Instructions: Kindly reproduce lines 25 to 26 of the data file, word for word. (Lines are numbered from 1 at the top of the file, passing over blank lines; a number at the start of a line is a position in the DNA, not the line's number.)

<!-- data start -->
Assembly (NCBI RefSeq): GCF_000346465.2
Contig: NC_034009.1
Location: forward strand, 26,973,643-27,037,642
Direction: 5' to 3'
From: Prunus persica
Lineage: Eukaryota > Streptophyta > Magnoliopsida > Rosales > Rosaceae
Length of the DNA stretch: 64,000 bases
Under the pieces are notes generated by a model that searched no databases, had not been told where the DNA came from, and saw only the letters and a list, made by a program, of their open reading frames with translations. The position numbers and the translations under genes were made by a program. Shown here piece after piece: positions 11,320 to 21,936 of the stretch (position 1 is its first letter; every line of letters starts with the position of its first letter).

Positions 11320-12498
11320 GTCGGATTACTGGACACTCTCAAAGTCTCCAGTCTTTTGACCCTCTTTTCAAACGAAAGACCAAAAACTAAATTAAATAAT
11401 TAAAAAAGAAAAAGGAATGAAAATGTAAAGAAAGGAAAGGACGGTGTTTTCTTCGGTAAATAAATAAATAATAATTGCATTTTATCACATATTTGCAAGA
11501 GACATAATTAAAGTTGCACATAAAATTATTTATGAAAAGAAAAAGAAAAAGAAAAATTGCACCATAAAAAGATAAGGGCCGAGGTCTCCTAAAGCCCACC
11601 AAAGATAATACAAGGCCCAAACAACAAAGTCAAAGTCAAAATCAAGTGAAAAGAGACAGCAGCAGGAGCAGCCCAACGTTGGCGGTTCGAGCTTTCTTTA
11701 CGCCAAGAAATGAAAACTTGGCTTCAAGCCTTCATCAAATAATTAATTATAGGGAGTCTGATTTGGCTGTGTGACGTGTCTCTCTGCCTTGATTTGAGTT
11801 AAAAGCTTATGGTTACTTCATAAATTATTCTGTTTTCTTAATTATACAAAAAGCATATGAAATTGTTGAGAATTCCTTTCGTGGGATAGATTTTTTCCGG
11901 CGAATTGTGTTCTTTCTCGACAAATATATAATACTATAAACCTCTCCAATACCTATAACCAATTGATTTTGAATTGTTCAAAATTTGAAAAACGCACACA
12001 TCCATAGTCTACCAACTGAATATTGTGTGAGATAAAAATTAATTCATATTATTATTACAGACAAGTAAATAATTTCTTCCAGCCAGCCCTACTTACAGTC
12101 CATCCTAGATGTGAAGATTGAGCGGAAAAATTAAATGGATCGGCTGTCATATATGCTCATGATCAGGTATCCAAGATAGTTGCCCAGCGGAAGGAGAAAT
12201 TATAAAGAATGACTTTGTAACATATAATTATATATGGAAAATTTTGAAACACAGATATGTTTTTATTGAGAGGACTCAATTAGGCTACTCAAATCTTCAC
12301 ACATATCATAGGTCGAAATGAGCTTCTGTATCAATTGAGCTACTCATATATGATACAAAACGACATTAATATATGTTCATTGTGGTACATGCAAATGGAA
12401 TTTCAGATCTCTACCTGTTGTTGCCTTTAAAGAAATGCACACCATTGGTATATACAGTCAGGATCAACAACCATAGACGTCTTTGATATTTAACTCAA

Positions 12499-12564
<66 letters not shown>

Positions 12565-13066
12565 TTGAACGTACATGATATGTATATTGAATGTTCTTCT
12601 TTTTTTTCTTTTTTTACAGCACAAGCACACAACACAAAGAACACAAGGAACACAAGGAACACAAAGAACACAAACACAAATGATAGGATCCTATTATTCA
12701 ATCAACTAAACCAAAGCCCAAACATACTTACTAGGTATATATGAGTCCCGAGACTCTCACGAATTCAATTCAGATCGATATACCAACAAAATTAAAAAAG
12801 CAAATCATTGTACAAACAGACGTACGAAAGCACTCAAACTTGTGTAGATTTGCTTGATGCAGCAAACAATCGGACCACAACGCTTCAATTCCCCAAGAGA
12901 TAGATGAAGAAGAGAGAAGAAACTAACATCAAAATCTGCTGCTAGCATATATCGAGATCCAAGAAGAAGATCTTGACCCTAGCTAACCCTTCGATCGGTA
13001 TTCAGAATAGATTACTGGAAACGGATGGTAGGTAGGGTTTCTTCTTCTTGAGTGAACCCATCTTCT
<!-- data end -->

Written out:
12565 TTGAACGTACATGATATGTATATTGAATGTTCTTCT
12601 TTTTTTTCTTTTTTTACAGCACAAGCACACAACACAAAGAACACAAGGAACACAAGGAACACAAAGAACACAAACACAAATGATAGGATCCTATTATTCA